The Bleakest January Skies

Every time I find myself living through winter in France, I would always chance upon snow. The first couple of winters I had here, I had the unfortunate experience of having the worst winters that Toulouse had ever experienced in years. This January, according to the reports, Toulouse has seen the bleakest skies again after 45 years. My husband is starting to think I have a curse, or something.

The night of the super blue blood moon… it showed up for a while opposite of this frame… wasn’t able to get a good pic.

 This winter has not really been that cold lately. But for the first time today, it snowed. While I am not a big fan of snow, I was able to appreciate it through the eyes of my daughter. She was doing a happy dance when I showed it to her this morning. After a while, she asked me if Santa Claus is coming to bring us presents because it was snowing. Kids are so cute.

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Menu de Pâques (Easter Menu)

for non-french speakers: all photo captions are in English.

hier midi, on a profité le menu de pâques d’une brasserie qui s’appelle Le Bibent. on se trouve cette brasserie pratiquement au Place du Capitole de Toulouse.

the easter menu of Le Bibent, a famous brasserie of one of France’s top chefs, Christian Constant

le menu q’on avait manque les rilletes de sardines indiqué dans le menu ci-dessus. mais cétait très bon quand même. et j’ai trouvé le reste des plats copieux.

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Un Weekend Aveyronnais

one of the many, many things that i will definitely miss in France is the marché. there is nothing quite like it. as you already know, France is all about food. and all the territories have their own specialties.

this weekend, there is the Marché Aveyronnais at the Place du Capitole. we took the opportunity to go this morning since it was quite a mild winter weather we are having today.

my husband, as you know is of Aveyron origin. for those who do not know where it is, it is still in the south of France and still in the region of Midi-Pyrénées (like Toulouse) but it is a few notches higher up in the map.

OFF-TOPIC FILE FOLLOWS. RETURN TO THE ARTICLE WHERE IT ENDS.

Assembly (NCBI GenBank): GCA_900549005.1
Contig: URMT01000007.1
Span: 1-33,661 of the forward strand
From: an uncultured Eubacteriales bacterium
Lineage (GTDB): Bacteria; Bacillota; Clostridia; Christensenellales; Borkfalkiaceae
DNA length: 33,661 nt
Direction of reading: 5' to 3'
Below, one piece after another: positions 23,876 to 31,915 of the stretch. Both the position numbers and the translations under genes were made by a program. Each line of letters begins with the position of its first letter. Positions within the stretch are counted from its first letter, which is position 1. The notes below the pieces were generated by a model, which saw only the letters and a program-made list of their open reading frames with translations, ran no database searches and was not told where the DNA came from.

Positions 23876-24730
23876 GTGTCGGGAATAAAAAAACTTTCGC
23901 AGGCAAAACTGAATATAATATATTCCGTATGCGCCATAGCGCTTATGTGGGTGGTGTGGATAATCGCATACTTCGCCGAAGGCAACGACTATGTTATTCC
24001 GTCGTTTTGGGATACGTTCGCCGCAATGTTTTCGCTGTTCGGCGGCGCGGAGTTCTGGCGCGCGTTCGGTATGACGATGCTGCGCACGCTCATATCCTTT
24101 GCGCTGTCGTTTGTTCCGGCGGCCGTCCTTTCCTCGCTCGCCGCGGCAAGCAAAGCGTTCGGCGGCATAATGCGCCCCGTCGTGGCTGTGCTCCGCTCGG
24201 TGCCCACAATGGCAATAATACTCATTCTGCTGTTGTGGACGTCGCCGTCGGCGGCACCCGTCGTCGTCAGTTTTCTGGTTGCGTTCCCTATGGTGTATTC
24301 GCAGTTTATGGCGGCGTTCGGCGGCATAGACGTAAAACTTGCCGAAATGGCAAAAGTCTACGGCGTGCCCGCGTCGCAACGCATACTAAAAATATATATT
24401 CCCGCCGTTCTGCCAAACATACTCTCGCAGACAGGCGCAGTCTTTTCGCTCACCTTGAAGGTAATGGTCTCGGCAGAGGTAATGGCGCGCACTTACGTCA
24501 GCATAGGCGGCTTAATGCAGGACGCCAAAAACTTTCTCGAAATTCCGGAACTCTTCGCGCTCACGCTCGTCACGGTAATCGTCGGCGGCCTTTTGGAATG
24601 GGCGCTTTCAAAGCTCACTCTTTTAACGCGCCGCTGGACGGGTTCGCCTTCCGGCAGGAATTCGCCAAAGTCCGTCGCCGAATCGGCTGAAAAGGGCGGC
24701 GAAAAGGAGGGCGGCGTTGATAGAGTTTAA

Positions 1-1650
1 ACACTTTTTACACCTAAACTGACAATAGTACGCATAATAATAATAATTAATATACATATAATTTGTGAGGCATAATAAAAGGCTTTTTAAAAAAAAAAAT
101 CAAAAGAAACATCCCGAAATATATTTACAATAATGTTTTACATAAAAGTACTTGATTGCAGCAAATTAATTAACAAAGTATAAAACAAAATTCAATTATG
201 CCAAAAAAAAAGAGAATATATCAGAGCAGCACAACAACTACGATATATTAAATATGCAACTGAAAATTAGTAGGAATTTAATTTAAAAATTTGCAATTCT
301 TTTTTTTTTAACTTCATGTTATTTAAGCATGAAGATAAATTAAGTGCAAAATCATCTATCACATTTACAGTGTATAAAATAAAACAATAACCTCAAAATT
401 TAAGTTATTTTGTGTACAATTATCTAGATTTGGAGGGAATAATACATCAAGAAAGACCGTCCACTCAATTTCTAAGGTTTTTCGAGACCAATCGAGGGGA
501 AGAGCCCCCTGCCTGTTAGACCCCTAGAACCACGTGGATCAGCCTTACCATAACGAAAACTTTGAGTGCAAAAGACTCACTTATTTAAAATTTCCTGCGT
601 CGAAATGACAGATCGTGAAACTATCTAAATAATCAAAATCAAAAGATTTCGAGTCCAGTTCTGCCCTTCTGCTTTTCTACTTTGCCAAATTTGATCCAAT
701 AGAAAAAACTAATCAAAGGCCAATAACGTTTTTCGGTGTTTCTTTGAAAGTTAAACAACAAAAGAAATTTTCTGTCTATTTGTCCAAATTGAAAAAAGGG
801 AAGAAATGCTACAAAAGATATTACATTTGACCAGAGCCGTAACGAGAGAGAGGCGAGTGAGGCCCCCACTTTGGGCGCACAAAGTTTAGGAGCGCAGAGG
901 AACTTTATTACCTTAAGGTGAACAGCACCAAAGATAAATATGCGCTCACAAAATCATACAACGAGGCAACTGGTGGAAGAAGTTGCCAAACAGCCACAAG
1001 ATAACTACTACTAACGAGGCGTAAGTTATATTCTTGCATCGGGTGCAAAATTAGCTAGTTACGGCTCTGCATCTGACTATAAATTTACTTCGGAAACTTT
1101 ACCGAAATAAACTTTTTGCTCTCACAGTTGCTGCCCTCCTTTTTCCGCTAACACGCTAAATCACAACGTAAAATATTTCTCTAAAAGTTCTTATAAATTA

image from: http://www.gite-les-pissades.fr/rieupeyroux-aveyron.html

it is a region famous for roquefort cheese (that smelly moldy blue cheese), laguiole knife (we received them as wedding gift from my parents-in-law), and the world’s tallest viaduct (Millau viaduct).

we were greeted with this huge sign of a stall selling farçous upon entering the vicinity
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Au Marché de Noël

If you visit the Place du Capitole de Toulouse during this time of the year, you will find yourself surrounded by various delicacies and produce of Southern France and also from the rest of the world.

You have the famous nougats and candied fruit stands

These candied fruits are oozing with sugary sweetness… gives me toothache just by looking at them
Nougats are extra-soft and chewy here in France, but also extra-expensive
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Friday Food Feast

Hubby and I decided to go for crêpes today for lunch. We went to this restaurant called, Crep chignon, recommended by my hubby’s boss. It was quite nice. Especially since the last time I’ve eaten crepes was at Café Breton with friends at GB, Makati during my last visit to the Philippines!

Just look at these sumptuous treats that we had for lunch:

This is what I had for lunch: just a simple crêpe with jambon and egg inside, and some exotic salad with palm heart and pineapples on the side

This is what my hubby had for lunch: a simple salad, and crêpe with pork blood sausage and apples, and cider ice cream

Dessert in France is always delicious, no matter how simple they look!  This one is crêpe with bananas and hot chocolate, with chantilly on the side… yum!
Coffee in France is always espresso, unless you specify otherwise. I had a decaffeinated one here. You see the blocks of sugar on the side? Crafty, eh? But not very sanitary, if you’re finicky about other people touching those blocks before you do.

After the restaurant, we went to the grocery to stock up on food for the weekend, especially since we’re having some visitor friends of hubby, coming from Bretagne (Brittany, northwest of France). I remember back then, the first time hubby took me to the French grocery in Singapore, he went completely nuts. He went crazy and bought so much food. I think this grocery-craziness has rubbed off on me a bit. Especially since we moved to France. I mean, who wouldn’t go crazy with these:
French bread — according to hubby, this is real bread, the ones that scar your gums, not the soft ones we have back in Asia

Pastries and candies — the ones on top are made from the famous Toulouse Violettes, below are loads and loads of cakes and pies and tarts

Of course, a trip to the french grocery or market wouldn’t be quite complete without passing by a humongous selection of cheese

And if you ever go to the fresh open market, which they call marché, you will find fresher produce, and a lot more interesting and exotic stuff like rabbits and deer, etc. They’re usually open for only a few hours in the morning, though.

Food, I think is just about the best thing you can find in this country.